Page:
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DEFENDANT SANDBAGGED BY AUSA PLEA DEAL BREACH GETS NEW SENTENCING
Like 94 out of 100 defendants, Kamal King-Gore made a deal with the government after his arrest on drug charges. One of the terms of the plea agreement, a fairly common provision, stipulated that nothing Kamal told the government in his proffer would be used against him.
At sentencing, however, the AUSA breached the agreement by telling the court what Kamal had said at the debriefing, specifically evidence Kamal had given the government that portrayed him in fairly bad light. While the government recommended a 188-month sentence like it was supposed to do, it did so while reporting to the judge that Kamal was a wholesale drug seller and explaining in detail the quantities Kamal had moved.
Kamal should know that if you lie down with dogs, you’re going to probably get up with fleas. Speaking of dogs, the judge – who had no idea she was being treated to information Kamal had told the government only because it promised not to use them against him – heard the government’s dog whistle loud and clear. She obligingly branded Kamal a wholesaler (a term first used by the government) with a serious record. Nevertheless, the court sentenced Kamal to 162 months, less than the time the government agreed to recommend.
Some people are never satisfied, and you can drop Kamal into that camp. He appealed, arguing that while the government kept its word on the amount of time it recommended, it talked out of school about things it learned in the proffer, such as that Kamal had cooked up a quarter kilo of cocaine into crack.
On appeal, the government admitted it broke its word, but argued that its breach did not hurt Kamal because there was plenty in the record that would have set off the judge anyway, and anyhow, he got less than his Guidelines range. Even without its pulling a data dump on Kamal at sentencing, the government said, the district judge would have hammered him.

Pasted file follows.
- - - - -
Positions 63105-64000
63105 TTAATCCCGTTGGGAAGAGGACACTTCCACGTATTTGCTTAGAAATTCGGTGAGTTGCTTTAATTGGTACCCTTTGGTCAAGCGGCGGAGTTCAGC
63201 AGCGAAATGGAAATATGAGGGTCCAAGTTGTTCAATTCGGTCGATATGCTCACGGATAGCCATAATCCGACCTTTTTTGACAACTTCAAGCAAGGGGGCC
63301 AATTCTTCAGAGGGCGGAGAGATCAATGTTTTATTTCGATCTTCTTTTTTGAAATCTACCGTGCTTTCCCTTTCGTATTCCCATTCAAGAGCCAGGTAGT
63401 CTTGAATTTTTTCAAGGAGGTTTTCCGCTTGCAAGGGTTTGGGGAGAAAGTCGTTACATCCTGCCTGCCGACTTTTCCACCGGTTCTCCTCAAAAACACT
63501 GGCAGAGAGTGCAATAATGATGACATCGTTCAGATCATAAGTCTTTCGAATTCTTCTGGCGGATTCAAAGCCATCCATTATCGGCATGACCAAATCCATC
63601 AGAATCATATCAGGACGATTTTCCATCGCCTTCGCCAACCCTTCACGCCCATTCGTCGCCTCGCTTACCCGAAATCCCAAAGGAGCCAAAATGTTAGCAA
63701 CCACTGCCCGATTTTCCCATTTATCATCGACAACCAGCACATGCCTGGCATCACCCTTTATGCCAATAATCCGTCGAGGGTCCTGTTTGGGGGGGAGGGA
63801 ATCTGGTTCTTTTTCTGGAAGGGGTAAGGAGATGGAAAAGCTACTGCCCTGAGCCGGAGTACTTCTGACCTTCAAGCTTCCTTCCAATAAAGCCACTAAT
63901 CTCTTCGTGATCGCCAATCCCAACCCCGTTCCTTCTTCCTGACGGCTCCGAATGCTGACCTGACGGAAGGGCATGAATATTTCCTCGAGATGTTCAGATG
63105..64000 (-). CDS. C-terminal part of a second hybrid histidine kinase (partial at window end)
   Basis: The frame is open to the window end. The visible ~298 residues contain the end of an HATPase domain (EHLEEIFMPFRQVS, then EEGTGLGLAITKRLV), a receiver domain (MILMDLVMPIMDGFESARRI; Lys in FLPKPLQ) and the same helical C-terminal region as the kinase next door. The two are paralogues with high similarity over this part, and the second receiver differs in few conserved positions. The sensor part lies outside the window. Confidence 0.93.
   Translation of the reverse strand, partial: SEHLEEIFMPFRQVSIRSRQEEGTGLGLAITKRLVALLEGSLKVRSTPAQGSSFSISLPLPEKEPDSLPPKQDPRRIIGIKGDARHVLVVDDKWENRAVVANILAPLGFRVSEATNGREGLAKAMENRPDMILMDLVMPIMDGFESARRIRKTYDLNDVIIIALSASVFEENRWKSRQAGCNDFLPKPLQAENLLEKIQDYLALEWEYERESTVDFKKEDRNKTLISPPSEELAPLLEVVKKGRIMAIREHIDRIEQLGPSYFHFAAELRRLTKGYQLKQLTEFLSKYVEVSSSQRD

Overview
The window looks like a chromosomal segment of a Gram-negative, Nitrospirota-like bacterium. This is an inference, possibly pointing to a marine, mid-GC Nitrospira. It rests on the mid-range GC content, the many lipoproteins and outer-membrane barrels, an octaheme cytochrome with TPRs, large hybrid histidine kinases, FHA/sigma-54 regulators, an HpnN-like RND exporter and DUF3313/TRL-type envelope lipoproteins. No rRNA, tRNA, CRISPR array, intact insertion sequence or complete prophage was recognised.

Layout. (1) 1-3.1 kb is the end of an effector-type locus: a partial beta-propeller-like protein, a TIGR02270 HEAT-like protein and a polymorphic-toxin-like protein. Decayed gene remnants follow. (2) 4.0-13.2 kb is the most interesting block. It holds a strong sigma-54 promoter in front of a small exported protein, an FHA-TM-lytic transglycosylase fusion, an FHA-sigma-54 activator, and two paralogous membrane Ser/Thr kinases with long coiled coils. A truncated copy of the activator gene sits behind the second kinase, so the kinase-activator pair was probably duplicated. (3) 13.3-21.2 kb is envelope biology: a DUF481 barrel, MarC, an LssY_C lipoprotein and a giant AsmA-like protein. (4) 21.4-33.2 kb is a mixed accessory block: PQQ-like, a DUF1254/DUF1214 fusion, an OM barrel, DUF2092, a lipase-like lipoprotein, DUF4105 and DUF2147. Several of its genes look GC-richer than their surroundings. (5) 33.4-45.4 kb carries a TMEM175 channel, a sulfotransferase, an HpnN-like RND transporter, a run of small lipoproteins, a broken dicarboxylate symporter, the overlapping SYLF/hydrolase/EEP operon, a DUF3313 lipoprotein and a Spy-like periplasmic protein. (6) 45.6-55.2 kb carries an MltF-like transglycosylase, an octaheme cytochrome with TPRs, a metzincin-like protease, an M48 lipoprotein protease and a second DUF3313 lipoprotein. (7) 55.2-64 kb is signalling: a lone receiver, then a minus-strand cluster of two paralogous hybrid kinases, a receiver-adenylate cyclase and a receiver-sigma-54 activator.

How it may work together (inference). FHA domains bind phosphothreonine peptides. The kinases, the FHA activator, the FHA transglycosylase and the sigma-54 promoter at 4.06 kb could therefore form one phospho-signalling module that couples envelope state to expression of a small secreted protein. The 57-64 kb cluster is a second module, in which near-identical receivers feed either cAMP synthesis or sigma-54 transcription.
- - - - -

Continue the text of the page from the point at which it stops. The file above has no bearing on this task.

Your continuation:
Last week, the D.C. Circuit disagreed, reversing the sentence. The AUSA argued the “record shows ample independent evidence for the district court to conclude” Kamal “deserved a higher sentence.” This is so, the D.C. Circuit said, but the “question isn’t whether defendant’s prison term would have been drastically shorter—just whether it was reasonably likely that the prison term would not have been as long had the district court considered only permissible factors.”
Here, the sentencing judge picked up the term “wholesale seller” only after the government used it in its sentencing arguments. And the government supported its use of the “wholesaler” term by referring to a sale that appeared nowhere in the record. That was enough to convince the Court of Appeals that Kamal was entitled to resentencing in front of a different judge who had not heard about what Kamal said at his proffer.
United States v. King-Gore, Case No. 13-3010 (D.C. Cir. Nov. 28, 2017)
– Thomas L. Root